The active presence of the EAS and its members in Topsfield was one of the most important factors in the rapid improvement in local agriculture and its growing profitability through the middle of the 19th century. Competition for prizes and the continual flow of information on improved farming methods honed farmers’ skills and kept them abreast of the latest agricultural information. An 1837 report summarized the purpose of the Society, its programs, and the intent of its top prize category, stating “in offering premiums for the best cultivated farms, the Essex Agricultural Society has two principal objects in view; first to induce individual farmers to pay a more particular and systematic attention to the manner of cultivating and improving their lands, and second, to collect a mass of valuable practical information on agricultural subjects, by requiring that each candidate for the premiums shall furnish a written statement of the character of his farm, and his method of tilling it, together with any improved modes of cultivation which his experience may have taught him.” (EAS Annual Reports, 1837, Vol. II.)

The intricate detail of some papers or written reports provides valuable insights into both farming methods and the local diet. For instance, Topsfield farmer Erastus Ware’s 1838 statement described the cultivation of wheat, rye, oats, and barley. In that same year Moses Pettingill wrote about producing forty pounds of butter in July and August. He stated that his cows were fed “common pasture food” and that the milk was stored in tin and earthen pans on the brick milk cellar floor for thirty-six hours, after which the cream was skimmed into white oak firkins. The buttermilk would work out of the butter that was salted and allowed to sit for twelve more hours on the cellar floor. After the butter was packed, a “strong pickle of Turks Island salt to which we added saltpetre” was poured on at a rate of one ounce of salt per pound of butter. (EAS Annual Report, 1838, Vol. II.)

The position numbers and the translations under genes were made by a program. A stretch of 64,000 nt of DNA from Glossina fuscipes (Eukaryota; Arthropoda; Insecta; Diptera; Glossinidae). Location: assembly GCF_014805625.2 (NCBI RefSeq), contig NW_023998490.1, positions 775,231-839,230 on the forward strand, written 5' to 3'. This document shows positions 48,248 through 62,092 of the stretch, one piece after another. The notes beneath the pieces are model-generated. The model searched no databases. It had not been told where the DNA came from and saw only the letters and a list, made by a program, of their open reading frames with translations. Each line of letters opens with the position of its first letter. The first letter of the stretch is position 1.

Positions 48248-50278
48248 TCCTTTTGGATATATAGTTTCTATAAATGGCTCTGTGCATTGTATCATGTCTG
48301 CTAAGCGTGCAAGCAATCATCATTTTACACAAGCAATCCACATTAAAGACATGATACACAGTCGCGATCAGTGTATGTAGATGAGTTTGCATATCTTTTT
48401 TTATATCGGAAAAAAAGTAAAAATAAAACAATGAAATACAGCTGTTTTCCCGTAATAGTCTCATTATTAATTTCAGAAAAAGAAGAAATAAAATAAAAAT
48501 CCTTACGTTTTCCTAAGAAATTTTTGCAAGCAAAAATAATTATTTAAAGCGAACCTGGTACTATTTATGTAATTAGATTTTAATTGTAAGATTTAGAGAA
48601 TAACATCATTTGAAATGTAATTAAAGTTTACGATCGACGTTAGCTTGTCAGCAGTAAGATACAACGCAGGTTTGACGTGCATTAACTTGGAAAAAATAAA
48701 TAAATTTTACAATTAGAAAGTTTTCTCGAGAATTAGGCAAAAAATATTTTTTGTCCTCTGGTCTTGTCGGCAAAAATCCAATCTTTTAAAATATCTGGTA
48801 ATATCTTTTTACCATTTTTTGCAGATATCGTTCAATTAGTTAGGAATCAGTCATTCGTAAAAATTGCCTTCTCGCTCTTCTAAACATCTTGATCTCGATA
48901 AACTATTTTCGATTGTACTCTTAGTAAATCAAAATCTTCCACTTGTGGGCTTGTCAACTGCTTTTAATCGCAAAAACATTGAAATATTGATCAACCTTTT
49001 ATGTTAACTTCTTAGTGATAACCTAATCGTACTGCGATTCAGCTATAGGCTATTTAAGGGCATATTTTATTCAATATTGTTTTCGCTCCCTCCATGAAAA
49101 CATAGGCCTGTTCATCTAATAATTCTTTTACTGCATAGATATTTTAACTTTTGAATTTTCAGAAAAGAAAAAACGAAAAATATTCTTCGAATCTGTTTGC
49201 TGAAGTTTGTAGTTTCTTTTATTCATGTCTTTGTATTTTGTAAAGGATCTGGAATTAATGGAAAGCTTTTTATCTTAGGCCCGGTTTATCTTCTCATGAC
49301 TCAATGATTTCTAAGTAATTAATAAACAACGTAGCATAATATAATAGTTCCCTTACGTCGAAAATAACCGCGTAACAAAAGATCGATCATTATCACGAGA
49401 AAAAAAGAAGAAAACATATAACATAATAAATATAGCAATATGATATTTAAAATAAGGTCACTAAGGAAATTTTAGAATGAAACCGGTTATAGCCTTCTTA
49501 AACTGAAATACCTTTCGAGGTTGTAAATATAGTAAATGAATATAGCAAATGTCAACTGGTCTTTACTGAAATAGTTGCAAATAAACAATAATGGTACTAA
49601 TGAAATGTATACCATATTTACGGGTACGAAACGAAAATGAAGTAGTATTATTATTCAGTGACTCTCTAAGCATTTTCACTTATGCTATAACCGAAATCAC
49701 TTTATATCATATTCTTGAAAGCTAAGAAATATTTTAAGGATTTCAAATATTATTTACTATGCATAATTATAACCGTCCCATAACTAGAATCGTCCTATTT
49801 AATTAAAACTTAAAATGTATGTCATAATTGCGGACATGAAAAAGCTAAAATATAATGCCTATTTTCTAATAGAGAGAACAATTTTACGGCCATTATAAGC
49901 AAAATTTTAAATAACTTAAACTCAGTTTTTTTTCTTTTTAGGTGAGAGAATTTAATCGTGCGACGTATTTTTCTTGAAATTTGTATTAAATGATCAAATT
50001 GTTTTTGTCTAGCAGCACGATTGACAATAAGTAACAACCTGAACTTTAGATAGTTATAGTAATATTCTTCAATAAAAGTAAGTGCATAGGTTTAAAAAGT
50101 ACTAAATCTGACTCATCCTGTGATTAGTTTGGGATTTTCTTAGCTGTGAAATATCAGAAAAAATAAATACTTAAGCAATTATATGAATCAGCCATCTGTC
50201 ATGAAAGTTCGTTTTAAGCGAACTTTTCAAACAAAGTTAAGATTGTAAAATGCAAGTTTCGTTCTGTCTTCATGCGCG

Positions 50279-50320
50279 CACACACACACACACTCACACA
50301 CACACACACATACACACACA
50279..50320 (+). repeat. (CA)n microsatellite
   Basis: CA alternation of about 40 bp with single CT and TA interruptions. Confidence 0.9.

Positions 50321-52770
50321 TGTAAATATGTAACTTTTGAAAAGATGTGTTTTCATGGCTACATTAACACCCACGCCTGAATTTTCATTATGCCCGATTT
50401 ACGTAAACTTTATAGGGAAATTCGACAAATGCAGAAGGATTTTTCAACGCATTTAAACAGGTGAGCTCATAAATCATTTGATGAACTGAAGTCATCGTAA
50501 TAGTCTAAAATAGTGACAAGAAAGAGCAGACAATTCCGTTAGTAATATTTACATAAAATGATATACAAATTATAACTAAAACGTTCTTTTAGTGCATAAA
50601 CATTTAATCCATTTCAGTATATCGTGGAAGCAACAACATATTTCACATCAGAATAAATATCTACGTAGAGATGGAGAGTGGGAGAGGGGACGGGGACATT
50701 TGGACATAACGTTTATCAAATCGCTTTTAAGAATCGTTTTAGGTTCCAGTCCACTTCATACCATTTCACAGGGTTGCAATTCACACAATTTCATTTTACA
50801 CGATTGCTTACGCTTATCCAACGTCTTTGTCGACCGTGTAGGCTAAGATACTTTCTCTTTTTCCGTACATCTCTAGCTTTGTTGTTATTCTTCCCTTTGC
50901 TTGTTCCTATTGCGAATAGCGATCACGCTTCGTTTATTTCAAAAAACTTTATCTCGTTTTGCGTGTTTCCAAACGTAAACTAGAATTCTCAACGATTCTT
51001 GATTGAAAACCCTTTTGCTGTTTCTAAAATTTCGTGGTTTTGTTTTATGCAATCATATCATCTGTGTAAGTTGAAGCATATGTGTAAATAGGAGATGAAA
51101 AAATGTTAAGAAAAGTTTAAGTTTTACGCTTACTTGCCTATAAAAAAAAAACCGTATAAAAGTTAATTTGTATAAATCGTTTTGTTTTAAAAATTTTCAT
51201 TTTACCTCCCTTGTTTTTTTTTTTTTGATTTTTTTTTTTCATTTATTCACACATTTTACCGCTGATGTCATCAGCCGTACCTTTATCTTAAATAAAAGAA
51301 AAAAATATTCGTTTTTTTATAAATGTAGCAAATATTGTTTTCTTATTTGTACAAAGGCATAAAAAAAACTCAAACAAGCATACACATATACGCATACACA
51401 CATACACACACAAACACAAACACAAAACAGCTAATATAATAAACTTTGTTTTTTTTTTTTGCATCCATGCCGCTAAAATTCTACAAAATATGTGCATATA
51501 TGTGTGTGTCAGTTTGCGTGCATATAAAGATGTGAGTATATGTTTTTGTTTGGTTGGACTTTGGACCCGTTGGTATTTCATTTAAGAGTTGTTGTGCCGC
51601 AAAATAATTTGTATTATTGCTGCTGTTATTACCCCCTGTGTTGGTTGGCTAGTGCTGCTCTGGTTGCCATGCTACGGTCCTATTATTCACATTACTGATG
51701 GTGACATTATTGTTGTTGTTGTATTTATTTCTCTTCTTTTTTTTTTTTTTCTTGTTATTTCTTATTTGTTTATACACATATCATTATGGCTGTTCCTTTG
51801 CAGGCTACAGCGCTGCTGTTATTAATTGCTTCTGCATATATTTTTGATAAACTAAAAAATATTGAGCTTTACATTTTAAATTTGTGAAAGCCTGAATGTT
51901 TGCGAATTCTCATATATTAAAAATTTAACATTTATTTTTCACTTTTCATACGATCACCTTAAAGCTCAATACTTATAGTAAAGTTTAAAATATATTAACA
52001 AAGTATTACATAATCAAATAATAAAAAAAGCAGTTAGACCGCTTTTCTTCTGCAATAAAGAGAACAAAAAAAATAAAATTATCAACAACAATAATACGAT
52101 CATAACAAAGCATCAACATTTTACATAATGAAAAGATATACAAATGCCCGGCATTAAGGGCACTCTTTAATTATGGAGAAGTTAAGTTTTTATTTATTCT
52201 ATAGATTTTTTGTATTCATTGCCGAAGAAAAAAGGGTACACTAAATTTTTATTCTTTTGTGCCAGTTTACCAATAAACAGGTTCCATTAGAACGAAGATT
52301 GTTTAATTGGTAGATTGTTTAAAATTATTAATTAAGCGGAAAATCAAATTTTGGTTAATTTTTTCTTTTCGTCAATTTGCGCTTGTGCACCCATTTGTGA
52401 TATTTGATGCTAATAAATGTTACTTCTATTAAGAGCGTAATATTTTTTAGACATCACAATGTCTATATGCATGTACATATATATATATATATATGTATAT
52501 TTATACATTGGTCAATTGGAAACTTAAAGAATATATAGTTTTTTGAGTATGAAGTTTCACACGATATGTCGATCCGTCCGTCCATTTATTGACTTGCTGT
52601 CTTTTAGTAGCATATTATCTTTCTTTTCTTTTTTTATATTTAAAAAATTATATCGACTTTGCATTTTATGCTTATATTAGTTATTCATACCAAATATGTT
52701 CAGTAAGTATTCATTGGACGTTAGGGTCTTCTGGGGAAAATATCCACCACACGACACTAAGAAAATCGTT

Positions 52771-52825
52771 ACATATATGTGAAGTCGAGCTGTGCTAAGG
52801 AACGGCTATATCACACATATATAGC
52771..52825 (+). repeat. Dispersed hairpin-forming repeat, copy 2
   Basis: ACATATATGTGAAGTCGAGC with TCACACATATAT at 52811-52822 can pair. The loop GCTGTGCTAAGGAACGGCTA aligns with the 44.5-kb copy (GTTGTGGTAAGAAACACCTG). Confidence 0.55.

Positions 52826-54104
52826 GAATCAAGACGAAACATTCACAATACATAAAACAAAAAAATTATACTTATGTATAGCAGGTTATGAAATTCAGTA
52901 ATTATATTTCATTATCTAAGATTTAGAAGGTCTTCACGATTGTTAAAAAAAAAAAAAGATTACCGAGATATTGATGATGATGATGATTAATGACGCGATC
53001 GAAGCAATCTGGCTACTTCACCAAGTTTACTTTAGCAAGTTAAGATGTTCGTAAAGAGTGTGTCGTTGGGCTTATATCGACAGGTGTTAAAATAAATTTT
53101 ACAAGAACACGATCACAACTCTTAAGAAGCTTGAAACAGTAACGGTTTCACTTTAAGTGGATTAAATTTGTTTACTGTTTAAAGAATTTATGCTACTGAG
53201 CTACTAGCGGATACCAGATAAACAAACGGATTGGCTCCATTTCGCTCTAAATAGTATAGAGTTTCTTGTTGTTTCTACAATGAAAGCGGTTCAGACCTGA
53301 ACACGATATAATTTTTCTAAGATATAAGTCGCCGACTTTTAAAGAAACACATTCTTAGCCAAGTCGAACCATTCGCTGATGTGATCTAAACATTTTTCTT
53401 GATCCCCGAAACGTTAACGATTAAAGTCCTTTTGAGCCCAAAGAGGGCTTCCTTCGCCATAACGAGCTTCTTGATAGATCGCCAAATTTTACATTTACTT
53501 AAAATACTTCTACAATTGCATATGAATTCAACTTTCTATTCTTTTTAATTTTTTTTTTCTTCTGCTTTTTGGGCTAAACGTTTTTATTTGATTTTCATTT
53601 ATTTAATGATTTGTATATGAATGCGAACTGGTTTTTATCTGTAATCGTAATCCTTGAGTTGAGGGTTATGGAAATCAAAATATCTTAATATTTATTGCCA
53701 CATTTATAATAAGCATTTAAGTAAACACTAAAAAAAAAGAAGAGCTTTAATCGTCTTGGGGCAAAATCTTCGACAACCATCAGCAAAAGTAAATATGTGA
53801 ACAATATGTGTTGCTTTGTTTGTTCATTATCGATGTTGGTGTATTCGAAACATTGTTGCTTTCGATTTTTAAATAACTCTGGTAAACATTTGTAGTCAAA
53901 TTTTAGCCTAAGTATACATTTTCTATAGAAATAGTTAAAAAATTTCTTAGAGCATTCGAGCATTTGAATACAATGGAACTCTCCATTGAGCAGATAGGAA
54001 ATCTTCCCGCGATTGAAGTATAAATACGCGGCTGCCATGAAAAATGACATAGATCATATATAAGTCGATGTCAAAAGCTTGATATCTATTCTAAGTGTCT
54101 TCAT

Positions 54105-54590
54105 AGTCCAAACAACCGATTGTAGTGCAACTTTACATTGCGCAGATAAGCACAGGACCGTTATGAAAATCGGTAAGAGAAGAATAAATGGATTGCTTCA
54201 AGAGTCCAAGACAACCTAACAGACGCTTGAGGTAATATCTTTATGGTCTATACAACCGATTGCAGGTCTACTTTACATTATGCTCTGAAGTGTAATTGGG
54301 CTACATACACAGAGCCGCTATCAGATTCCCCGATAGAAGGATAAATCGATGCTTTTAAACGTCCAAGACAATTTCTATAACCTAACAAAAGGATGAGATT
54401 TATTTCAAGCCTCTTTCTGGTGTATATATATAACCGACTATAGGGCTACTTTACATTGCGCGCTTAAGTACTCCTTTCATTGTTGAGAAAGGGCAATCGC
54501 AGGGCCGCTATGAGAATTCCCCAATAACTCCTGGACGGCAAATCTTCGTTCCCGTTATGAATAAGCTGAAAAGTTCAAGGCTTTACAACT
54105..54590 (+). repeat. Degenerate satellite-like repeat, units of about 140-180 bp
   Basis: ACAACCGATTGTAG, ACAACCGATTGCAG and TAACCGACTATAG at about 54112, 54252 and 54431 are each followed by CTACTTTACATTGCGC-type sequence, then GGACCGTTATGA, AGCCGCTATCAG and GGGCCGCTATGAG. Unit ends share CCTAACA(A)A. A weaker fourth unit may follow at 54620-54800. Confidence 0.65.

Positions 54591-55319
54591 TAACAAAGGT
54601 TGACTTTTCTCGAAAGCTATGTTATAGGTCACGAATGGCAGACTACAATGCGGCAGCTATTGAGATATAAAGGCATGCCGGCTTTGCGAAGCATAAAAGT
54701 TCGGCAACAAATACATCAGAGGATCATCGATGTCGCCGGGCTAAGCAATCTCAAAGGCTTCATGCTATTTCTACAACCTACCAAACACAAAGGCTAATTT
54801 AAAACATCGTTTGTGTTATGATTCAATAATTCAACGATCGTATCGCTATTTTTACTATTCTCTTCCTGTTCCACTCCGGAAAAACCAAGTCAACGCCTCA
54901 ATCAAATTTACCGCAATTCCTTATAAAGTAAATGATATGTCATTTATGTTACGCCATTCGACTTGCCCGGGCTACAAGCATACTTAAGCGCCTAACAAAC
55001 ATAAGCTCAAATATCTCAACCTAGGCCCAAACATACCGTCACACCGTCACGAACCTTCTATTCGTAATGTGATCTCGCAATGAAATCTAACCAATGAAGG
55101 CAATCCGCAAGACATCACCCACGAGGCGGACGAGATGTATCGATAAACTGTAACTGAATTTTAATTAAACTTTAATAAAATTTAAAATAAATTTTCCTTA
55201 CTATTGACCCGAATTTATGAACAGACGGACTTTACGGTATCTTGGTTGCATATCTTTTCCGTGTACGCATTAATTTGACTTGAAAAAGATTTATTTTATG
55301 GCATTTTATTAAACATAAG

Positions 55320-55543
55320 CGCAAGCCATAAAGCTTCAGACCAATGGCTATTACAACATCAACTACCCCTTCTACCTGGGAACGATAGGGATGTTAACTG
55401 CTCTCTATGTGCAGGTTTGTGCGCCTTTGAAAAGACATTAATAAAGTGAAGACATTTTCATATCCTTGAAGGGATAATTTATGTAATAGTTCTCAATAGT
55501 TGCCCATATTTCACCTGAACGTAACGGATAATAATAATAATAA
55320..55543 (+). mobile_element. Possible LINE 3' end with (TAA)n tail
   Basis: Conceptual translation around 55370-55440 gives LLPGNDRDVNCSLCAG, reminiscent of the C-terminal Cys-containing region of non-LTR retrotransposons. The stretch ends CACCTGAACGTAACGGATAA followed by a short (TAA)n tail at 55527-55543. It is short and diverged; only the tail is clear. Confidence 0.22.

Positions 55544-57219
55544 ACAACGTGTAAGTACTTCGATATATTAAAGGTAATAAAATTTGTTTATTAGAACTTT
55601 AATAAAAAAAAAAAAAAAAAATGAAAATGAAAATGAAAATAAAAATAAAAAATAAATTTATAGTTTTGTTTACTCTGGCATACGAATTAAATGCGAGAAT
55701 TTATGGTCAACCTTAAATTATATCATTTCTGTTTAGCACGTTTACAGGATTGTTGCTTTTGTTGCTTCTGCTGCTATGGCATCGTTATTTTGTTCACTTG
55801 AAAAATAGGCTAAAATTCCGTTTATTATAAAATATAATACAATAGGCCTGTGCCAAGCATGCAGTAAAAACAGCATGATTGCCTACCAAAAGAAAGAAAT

Among the Essex Agricultural Society’s strongest early supporters and most active members were those who represented the emerging class of wealthy “gentleman farmers.” Like Thomas Perkins and Benjamin Crowninshield, they were merchants or entrepreneurs from Salem and elsewhere who established lavish “country seats” on some of the old Topsfield farms. Their influence, coupled with rapidly advancing farm technology and the up-to-date information disseminated by both the Society and the growing body of popular agricultural literature, led to continued improvement and rising productivity on Topsfield’s farms into the middle of the 19th century.

Toward the end of the period, the mix of crops planted by Topsfield’s farmers began to change, hi particular, more hay, potatoes, and corn were being grown. While sheep were still being raised, and some flax and tobacco were still being cultivated, considerably more orcharding was being done. Large quantities of butter and cheese were produced for the commercial market, and two local operations begun during this period grew to a substantial size in later years. In about 1820, Capt. William Munday began a butchering business on his farm, and in the 1830s, brothers Joel, William, and later Eleazer Lake, Jr. established a nursery for fruit trees on Lake’s Hill north of River Street.

Architectural development: Residential